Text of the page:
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Development through corporate social responsibility

Corporate social responsibility (CSR) is particularly important for developing countries, argues a new study, The role of multilateral development institutions in fostering corporate social responsibility, by IDB deputy manager Antonio Vives. According to the study, voluntary practices can overcome the shortcomings of existing rules and regulations, lags in the adoption of internationally accepted norms by some countries, the lack of incentives, and pressures by stakeholders.

But what is corporate social responsibility? The study defines it as “the practices of the corporation that explicitly seek to avoid damage and promote the well-being of stakeholders by complying with current rules and regulations as well as voluntarily going beyond those requirements.” According to the study, it should be a priority among multilateral development institutions because it aims at enhancing the quality of life of the population, a key objective of development.

By its very nature, corporate social responsibility is development spurred by the private sector, which adds to the development efforts of governments and multilateral institutions. When corporations think about the well being of workers, the community, the environment, consumers and other stakeholders, they add to their contribution to economic and social development through employment creation and payment of taxes. “Their mandate to promote economic development, which should also be the goal of corporate social responsibility practices, makes multilateral development institutions particularly suited to promote the adoption of good practices, and to work with governments in creating a conductive environment for these practices to flourish and be effective,” says the study.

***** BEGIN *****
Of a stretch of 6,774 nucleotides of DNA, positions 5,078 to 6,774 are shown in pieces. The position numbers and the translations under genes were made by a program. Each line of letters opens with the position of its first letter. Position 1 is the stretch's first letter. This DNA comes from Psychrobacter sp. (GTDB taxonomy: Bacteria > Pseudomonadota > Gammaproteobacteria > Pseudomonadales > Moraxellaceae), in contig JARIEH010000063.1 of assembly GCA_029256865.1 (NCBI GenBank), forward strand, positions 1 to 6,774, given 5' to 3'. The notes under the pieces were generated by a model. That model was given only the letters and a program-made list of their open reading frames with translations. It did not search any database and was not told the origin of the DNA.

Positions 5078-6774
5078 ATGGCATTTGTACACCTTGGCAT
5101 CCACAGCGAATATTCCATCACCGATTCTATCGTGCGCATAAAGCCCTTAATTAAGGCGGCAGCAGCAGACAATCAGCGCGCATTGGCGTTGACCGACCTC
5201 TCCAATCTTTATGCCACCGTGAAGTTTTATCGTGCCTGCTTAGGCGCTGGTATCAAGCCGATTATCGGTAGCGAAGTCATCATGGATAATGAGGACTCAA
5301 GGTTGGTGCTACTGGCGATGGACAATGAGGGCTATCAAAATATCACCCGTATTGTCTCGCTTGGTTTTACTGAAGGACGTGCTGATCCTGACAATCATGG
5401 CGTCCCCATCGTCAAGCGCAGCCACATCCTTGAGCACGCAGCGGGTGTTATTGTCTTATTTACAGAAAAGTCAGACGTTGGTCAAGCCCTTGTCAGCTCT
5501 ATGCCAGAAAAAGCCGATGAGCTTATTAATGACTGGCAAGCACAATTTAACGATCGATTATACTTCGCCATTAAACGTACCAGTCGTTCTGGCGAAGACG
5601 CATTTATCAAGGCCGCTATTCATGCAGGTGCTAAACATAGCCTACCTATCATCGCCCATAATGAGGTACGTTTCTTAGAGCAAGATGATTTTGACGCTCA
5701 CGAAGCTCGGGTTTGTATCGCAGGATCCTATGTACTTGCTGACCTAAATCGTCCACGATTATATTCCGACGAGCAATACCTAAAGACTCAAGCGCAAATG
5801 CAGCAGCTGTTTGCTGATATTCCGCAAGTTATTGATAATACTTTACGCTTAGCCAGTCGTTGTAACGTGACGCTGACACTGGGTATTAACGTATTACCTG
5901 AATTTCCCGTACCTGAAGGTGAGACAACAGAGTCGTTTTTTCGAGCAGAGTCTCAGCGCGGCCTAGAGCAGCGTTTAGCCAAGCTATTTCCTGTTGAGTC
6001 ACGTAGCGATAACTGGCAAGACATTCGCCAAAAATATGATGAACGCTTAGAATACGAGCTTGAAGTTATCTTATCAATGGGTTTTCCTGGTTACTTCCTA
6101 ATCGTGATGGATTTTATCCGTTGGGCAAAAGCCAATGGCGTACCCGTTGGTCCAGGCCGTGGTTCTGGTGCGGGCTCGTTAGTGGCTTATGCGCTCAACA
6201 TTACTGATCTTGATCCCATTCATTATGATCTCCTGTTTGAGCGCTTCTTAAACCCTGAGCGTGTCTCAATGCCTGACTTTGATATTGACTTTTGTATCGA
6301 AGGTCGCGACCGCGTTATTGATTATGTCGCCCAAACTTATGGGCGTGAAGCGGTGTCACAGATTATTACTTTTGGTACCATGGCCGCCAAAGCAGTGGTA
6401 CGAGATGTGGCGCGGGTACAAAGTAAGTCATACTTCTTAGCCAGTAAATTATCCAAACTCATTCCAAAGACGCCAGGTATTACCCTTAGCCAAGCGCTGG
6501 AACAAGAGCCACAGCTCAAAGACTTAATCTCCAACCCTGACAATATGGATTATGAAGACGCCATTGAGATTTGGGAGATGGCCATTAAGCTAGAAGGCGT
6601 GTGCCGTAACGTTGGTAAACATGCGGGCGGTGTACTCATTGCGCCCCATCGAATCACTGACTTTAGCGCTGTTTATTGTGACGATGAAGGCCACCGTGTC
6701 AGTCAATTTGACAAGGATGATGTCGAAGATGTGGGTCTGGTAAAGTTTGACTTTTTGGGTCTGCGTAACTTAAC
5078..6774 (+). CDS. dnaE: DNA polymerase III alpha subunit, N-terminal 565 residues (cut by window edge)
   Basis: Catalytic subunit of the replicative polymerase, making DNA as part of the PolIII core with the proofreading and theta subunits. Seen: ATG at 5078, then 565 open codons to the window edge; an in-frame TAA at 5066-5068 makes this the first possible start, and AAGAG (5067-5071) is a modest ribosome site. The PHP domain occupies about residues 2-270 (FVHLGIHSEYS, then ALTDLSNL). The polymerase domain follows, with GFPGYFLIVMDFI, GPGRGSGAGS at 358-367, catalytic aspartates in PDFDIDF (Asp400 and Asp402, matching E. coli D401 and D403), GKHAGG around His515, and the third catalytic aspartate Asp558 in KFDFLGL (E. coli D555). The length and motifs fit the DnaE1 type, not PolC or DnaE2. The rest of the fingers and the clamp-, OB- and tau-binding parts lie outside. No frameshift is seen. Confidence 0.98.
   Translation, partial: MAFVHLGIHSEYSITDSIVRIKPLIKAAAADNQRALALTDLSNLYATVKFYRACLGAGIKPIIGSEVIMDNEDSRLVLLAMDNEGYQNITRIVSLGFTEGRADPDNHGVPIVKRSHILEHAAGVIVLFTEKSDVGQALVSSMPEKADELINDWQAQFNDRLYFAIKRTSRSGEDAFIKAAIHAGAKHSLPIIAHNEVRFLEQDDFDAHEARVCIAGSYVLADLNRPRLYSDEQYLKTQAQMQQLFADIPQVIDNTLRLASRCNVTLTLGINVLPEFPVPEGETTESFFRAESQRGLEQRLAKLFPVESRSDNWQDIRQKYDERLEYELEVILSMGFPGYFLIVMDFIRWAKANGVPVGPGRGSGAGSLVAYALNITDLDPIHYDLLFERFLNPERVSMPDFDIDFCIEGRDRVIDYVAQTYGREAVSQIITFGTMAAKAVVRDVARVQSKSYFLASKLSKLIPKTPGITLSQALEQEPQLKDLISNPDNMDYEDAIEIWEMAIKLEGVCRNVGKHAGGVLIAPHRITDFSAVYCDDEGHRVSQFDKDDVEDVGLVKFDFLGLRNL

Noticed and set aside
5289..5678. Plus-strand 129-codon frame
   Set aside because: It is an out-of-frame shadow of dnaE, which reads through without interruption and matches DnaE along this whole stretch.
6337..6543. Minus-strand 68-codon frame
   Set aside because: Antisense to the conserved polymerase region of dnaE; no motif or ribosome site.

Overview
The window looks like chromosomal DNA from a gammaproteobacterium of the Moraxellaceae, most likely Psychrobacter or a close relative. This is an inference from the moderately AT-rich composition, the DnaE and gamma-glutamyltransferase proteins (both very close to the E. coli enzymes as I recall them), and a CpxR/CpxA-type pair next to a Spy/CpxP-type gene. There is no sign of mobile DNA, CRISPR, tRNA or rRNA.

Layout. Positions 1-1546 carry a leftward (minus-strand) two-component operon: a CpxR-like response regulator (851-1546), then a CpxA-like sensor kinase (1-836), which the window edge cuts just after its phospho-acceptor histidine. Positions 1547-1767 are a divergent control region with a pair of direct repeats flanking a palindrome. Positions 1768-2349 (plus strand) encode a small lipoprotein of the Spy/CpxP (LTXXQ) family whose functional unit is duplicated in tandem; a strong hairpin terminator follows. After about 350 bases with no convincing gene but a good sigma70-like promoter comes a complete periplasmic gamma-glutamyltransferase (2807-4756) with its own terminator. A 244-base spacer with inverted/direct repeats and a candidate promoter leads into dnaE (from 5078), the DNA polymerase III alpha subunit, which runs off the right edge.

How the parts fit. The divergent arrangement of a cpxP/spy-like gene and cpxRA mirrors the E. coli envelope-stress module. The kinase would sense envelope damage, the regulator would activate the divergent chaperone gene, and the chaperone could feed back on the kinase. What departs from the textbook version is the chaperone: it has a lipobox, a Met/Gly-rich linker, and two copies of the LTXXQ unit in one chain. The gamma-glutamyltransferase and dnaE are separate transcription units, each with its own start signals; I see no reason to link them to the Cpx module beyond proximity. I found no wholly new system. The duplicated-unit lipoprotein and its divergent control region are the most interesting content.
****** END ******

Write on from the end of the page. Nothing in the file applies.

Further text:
Multilateral development institutions can foster corporate social responsibility through promotion and advocacy, development of a favorable policy environment, financial support, demands for compliance through their own operations, and CRS reporting and accountability practices. While the most direct effects may be on their clients, through loan conditionality, the largest effects may be achieved through helping to create a policy environment in which the voices of all stakeholders (including consumers, suppliers, civil society, providers of funds, governments and the media) are heard.

In developing countries, where stakeholders are not as active as in developed countries, or do not have the proper environment to exercise their choices, it is the duty of multilateral institutions to correct “market failure” by supporting the adoption of CSR practices by corporations, and strengthening  and supporting stakeholders’ demands for good behavior. While enlightened corporations recognize the value and duty of CSR practices and voluntarily carry them out, there are still many firms that need to be reminded of them.

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